Hands up if you didn't know Manly has more than twice as many small bars as Elizabeth Taylor had former husbands. One bar-hop tour of the northside beach suburb takes in no fewer than 14 of Manly's top small bars. And there's retro romance in the names of the contenders, from Hemingway's to the speakeasy-inspired Harlem on Central, and Miss Marleys, which takes its cue from 1950s glamour.
Remember when a drink at Manly meant a schooner or a middy at the pub? Well, the pubs aren't taking the change lying down. The Ivanhoe Hotel recently reopened after a makeover by designer Paul Kelly, while another landmark pub, the Hotel Steyne, is making a move that would have been unthinkable in the era of the six o'clock swill - it's negotiating to operate a yum cha restaurant.
So when did Manly get so hip? Truth is, the foundations for the revival were dug a decade ago. The excitement has been simmering ever since and is now at full boil. Ben May, co-owner of a string of venues including Mrs Sippy in Double Bay and Paddington's London Hotel, was one of the first of the new breed of operators in Manly. He owns the Manly Wharf Hotel and believes the wharf's redevelopment changed the game. ''They worked hard to get quality operators on the wharf,'' he says. ''This led to the Wharf Bar and Hugos.'' He says the flow-on brought quality operators to Manly, including the Keystone Group's Manly Wine on the ocean side. And the area is set for another step. Rumour has it Justin Hemmes wants in with his own venue in the suburb, and a proposed development at the south end of the surf beach is sure to bring fresh openings.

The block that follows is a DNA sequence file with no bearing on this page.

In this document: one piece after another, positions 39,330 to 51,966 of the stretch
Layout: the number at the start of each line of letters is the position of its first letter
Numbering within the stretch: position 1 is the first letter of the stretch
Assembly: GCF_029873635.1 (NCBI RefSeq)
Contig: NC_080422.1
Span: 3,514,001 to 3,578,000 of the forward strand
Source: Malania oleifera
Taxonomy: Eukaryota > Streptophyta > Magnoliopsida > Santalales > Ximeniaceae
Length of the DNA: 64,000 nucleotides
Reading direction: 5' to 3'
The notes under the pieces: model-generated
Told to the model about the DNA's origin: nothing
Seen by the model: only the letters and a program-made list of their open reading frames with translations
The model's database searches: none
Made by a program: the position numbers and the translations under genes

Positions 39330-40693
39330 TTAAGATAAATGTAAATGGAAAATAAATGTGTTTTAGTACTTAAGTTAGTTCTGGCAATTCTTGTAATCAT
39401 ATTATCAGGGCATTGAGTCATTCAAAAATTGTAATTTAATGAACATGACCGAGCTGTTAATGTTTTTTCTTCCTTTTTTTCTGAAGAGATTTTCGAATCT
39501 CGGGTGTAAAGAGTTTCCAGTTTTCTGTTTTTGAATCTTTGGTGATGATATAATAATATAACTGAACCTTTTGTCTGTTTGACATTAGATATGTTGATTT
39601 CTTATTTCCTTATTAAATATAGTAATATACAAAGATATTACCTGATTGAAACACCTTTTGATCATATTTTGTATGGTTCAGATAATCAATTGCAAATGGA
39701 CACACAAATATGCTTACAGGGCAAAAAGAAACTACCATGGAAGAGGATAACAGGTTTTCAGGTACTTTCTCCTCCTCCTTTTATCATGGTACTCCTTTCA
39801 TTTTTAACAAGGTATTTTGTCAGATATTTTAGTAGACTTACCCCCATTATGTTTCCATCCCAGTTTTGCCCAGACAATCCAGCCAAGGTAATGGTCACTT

Other hot spots to watch
This is a beachside suburb that has lifted its game considerably over recent summers. Joe Natale, who operated Rambutan on Oxford Street, Darlinghurst, is one of the new food operators moving in. Natale opened Alphabet St in Cronulla in December 2012, serving Thai. Con Dedes, owner of Pyrmont's Flying Fish, is now at the helm of the brasserie at the Cronulla RSL. Area stalwart Grind continues to boom, and Cronulla's credentials as a contender in the food stakes took a big leap forward with the opening of The Old Library, where talented Danny Russo is consultant chef.
High Street in Willoughby is an unlikely rising food star. While it isn't a backwater, this emerging eat street isn't at the heart of a major centre, near a beach or the focus of major development. What it is is a model of how a good mix of food businesses run by dedicated operators can quickly transform a suburban street. On High Street, it is quality rather than quantity. Former Aqua Dining head chef Jeff Turnbull opened High St Bistro on the strip, and it has an excellent coffee venue in Dose Espresso. And it ticks the boxes for ethnic food with Gochiso Japanese and The Italian.